According to leaders of the Georgia House, the ethics-reform plan that their chamber passed overwhelmingly last month is an achievement of historic proportions. In fact, it “represents without overstatement or understatement the most ambitious change in ethics laws in modern times,” as state Rep. Rich Golick described the plan to a Senate committee this week.
It’s fair to say that Senate leaders were not impressed.
One day after Golick’s presentation, senators proceeded to dump most of the House plan and replace it with their own, very different plan. This was described by one senator as “an historic ethics proposal with the potential to change the culture” of state government.
Setting aside their alleged historic nature, the approaches championed by the two chambers have little in common. The House has passed what it claims to be a total ban on lobbyist expenditures, although as senators like to point out, that “ban” includes significant loopholes. According to Golick, those loopholes are needed to accommodate “ordinary and customary practice” in the Legislature.
The Senate has responded with a bill that closes those loopholes, for example by banning lobbyist expenditures on legislative family members and staff. But instead of banning lobbyist gifts to legislators, it merely caps their value at $100 a pop, leading House Speaker David Ralston to call it “more of a visor than a cap.” As Ralston has also accurately pointed out, the Senate plan allows legislators to accept an unlimited number of those $100 gifts, including several a day should they wish to do so.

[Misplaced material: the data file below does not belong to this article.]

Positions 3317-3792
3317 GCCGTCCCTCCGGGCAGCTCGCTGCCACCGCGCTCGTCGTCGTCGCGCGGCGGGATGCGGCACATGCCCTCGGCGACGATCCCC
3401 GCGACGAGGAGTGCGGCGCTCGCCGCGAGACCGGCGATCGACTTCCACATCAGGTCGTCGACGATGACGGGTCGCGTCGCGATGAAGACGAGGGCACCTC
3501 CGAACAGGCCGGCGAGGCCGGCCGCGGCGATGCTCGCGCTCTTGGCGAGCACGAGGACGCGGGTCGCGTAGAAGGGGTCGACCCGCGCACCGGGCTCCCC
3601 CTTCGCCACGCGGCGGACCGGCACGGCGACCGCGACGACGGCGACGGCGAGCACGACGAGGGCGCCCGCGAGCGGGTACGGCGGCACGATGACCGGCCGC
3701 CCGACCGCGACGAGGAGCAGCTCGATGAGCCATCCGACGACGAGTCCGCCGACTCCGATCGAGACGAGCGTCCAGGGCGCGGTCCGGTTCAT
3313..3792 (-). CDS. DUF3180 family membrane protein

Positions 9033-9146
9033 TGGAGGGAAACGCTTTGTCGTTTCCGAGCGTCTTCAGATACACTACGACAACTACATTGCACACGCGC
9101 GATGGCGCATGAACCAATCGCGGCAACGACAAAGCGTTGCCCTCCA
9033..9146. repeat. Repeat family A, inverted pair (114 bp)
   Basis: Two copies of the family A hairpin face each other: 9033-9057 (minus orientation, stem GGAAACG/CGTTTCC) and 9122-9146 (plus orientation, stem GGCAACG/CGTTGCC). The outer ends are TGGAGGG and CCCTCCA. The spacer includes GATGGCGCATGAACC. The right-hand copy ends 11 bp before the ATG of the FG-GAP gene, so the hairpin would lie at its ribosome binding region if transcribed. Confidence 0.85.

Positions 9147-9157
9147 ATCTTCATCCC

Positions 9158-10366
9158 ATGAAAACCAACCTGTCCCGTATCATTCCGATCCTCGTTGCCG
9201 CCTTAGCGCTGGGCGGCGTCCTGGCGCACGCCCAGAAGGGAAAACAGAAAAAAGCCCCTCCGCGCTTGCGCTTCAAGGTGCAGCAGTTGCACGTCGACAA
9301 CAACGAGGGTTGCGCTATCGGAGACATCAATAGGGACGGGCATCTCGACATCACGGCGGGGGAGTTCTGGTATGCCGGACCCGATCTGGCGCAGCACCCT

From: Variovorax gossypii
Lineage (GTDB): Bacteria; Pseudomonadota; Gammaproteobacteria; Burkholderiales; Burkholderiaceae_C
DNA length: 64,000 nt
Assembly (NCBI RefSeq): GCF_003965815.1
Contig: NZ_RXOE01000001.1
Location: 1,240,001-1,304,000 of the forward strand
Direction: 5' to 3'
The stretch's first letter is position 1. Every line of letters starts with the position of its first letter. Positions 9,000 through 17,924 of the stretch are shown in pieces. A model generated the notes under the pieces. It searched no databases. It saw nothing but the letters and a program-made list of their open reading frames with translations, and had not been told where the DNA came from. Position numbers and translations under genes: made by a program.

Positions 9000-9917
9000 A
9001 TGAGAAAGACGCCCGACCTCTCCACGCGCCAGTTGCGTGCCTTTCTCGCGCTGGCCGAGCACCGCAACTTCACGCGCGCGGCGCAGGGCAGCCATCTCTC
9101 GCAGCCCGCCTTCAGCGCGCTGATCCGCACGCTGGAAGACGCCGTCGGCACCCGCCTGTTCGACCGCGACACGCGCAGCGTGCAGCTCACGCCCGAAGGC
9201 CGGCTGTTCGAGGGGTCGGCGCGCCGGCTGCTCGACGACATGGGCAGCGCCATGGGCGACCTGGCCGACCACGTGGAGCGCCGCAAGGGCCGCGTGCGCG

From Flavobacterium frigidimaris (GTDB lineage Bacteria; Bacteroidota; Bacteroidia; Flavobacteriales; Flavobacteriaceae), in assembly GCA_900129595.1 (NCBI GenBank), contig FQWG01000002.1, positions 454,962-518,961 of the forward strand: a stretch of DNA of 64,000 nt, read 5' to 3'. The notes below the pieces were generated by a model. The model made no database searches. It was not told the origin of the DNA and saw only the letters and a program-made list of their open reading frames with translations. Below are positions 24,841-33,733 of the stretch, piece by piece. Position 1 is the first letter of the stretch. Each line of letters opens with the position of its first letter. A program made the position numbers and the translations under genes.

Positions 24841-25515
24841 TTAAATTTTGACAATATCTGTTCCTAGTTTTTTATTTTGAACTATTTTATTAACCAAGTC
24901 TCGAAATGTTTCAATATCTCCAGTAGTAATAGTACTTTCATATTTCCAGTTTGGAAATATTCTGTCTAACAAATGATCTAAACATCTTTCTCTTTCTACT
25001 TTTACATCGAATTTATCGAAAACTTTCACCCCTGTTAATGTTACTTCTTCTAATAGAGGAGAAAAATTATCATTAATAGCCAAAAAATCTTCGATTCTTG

Here’s what the situation looks like:
— Either plan is better than the current system, which contains no limits on lobbyist giving whatsoever. The voters of Georgia have made it clear that they are no longer willing to tolerate such lax laws or the political culture they create.
— Neither plan is as ambitious as its supporters claim. Both would have to be tightened considerably before the high praise of their authors could be justified, and it’s far from certain that is going to happen.
— At some point very soon, leaders of the House and Senate are going to have to sit down to try to reconcile their very different approaches into a single piece of legislation that both can support. The process won’t be easy or quick. Both chambers have significant pride of authorship, and are likely to balk at publicly backing down and accepting the other body’s plan.
And with the legislative schedule calling for the session to end Thursday, March 27, time is running out.
The best compromise might be a plan that drops the Senate’s $100-per-item limit to a more reasonable $50, which would still allow purchase of a lunch or reasonable dinner by a lobbyist looking for an ear to bend. It’s not a ban, but it’s not a $100 cap either. In other words, it would be a victory for ethics reform, while allowing neither chamber to claim victory over the other. It’s also important that loopholes in both approaches be tightened.
However, it is also all too plausible that no such compromise is reached in the hustle and bustle of the session’s last days, leaving current law in place. If that’s the outcome, leaders in the House and Senate will surely attempt to blame each other for that failure. After all this posturing and talk of historic achievement, though, I have a hard time believing that voters will have any patience with either side should that happen.
– Jay Bookman